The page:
AAEP Business Coverage: A Novel Way to Keep Equine Veterinarians in Equine Practice

Two medical professionals shake hands. An equine vet mentor is helpful for keeping equine vets in equine practice.
Mentors can help new veterinarians set up accounts, purchase equipment, obtain licenses and more. Then, they can formalize a vested purchase agreement to help the new veterinarian become a solo practice owner. Getty Images

At the 68th Annual AAEP Convention, Dr. Ciera Guardia presented “Seeding the Field to Grow New Practice Owners.” In the presentation, she described how her mentor, an established equine veterinarian and practice owner, helped her financially and educationally with becoming a solo practice owner. This novel concept allowed the speaker, over a period of six years, to establish and then own 100% of an equine practice. And, she accomplished this without any initial investment, she reported.

“One unique path to incentivize equine practitioners to remain in equine practice involves the financial support and mentorship of an established practice owner. Such an investor can realize both a financial and personal return on their investment,” she stated.

The Value of a Veterinary Mentor

Many newer graduates lack the financial means, confidence and business skills to open their own practices. Therefore, having the guidance and support of a mentor can make a big difference, the speaker said. She described how her mentor first asked her to consider her vision for her professional and personal life. Her mentor told her to imagine the practice she would want to form to bring that vision to life. Next, the mentor guided her through the needed steps to form a business. Some steps included researching the demographics in the chosen practice area, establishing a permanent address, naming the practice, and planning the service offerings. The established practice owner then added the “Doing Business As,” or DBA, to his pre-existing veterinary business. The new practice satellite was many miles away from the parent practice, she added.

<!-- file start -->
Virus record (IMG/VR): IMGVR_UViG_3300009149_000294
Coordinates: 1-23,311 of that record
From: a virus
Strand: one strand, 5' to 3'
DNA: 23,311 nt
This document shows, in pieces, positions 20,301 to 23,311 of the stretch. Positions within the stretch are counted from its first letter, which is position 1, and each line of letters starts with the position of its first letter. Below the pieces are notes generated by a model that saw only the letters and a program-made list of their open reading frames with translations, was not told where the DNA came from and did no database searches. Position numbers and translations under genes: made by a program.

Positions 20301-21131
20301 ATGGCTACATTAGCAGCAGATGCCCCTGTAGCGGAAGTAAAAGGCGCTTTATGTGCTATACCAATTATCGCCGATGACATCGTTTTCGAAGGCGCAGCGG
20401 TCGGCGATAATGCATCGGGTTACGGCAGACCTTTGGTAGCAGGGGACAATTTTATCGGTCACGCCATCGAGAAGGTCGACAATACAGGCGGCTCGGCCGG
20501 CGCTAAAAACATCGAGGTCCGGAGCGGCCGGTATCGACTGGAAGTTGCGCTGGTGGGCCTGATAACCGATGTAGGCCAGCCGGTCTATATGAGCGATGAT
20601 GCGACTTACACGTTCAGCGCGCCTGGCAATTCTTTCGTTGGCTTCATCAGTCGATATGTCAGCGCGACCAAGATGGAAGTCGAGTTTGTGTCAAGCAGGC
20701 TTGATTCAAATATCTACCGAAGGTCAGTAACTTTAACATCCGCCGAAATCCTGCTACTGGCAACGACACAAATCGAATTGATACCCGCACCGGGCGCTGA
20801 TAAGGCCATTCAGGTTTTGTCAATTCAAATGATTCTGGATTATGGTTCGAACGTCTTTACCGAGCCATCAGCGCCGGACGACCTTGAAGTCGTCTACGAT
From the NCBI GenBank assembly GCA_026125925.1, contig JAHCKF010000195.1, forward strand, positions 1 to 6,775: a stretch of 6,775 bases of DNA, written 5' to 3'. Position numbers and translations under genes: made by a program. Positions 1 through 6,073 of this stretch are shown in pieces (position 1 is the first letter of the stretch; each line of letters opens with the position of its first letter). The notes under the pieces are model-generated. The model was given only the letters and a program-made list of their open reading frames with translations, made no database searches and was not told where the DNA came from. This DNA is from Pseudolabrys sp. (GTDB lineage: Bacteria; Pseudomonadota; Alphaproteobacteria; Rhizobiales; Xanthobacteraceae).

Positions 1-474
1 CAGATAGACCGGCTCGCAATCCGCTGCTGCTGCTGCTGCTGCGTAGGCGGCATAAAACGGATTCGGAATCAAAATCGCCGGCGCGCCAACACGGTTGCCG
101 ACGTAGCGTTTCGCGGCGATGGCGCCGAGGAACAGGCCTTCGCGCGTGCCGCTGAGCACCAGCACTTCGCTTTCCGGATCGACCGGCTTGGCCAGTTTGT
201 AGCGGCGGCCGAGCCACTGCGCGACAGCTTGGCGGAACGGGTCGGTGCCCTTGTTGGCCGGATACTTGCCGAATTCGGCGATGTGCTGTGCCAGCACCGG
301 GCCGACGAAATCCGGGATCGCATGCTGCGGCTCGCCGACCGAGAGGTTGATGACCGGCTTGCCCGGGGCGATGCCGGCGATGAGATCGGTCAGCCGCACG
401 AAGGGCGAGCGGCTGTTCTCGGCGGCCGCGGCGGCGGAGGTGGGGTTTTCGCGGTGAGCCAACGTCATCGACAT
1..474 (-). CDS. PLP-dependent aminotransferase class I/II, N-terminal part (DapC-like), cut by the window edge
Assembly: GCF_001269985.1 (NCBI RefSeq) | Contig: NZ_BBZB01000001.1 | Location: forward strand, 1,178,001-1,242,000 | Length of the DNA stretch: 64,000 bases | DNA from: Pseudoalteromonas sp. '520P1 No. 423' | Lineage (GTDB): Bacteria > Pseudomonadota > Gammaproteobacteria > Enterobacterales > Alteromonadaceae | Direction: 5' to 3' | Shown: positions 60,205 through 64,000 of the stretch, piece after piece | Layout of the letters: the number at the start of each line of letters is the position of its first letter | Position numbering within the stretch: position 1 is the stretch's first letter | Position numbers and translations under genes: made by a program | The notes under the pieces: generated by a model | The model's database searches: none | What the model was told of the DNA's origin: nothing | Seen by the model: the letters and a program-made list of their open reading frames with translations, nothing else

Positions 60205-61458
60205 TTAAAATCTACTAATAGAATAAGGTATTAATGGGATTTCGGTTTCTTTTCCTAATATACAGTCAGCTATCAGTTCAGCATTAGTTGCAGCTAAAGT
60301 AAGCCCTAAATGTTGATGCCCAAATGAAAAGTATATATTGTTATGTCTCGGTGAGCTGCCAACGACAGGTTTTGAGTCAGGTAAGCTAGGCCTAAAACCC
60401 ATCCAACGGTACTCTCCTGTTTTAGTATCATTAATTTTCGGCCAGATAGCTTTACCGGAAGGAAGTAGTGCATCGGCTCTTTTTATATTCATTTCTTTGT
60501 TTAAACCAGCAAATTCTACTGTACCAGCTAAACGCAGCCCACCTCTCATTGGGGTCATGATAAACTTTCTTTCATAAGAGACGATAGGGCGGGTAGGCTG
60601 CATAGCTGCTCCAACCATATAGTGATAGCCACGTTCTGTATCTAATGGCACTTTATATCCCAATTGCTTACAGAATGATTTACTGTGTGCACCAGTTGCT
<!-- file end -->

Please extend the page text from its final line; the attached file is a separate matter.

Dr. Guardia described her mentor assisting her with advice on setting up accounts at distributors, laboratories, banks, and service providers such as Global Vet Link for federal and state health documents. Her mentor also assisted with practice credit card applications, forming accounts with shipping firms, obtaining a DEA license, registering radiology equipment with the State Department of Health and Safety, obtaining dosimeter badges and acquiring necessary equipment. In addition, she said, her mentor offered advice on forming the new practice website and social media presence. 

The mentor provided diagnostic equipment such as a digital radiography unit, an x-ray generator and an ultrasound, as well as other necessary equipment. The mentor also created a payment plan for the new practice to pay off these purchases over several years. 

Vested Purchase Agreement

They formalized a written agreement to have the new practice transferred to the mentee as a vested purchase over a certain number of years, she continued. The established practice owner paid his mentee a base salary, or a percentage of gross profit, whichever was greater, each year. After the initial 12-month period, with a five-year vested purchase agreement of 50% of the ownership of the practice, in months 13-24 she received a 10% net profit share and 10% equity, followed by a 20% profit share and 20% equity the following year, with a 50% ownership share being obtained by the end of the fifth year, she explained. 

With the vested purchase agreement, at the end of the fifth year, the speaker owned 50% of the practice. She then had the opportunity to purchase the remaining 50% from her mentor, she said. An independent practice evaluation determined the current value of the practice at the time of the transition. Based on that evaluation, they agreed upon a buy-out payment plan, she continued. The mentor held an amortized loan at a fixed interest rate to be paid off over 10 years for the purchase of the remaining 50% of the practice. In return for her mentor’s initial investment of time and money, he received monetary profits and the sale of his 50% equity. He also received the knowledge that he helped an equine practitioner achieve success through his generosity, she stated.

Final Thoughts

In closing, the speaker concluded “There are distinct financial advantages to practice ownership, as the owner has compensation that includes profits as well as salary for their efforts as a veterinarian. In addition, the ability to be the decision maker allows a veterinarian to build a career that matches their values, aspirations, and skillset. Being the owner of a practice may allow the opportunity to achieve increased personal career satisfaction and financial benefits that make equine practice a more sustainable choice for the individual. Although there are certainly increased responsibilities with small business ownership, it is my opinion that the rewards far exceed the challenges.”

Disclaimer from sponsor: This content is subject to change without notice and offered for informational use only. You should consult with your individual business, financial, legal, tax and/or other medical providers with respect to any information presented. Synchrony and any of its affiliates, including CareCredit, (collectively, “Synchrony”) makes no representations or warranties regarding this content and accept no liability for any loss or harm arising from the use of the information provided. All statements and opinions in the article are the sole opinions of the author. Your receipt of this material constitutes your acceptance of these terms and conditions.

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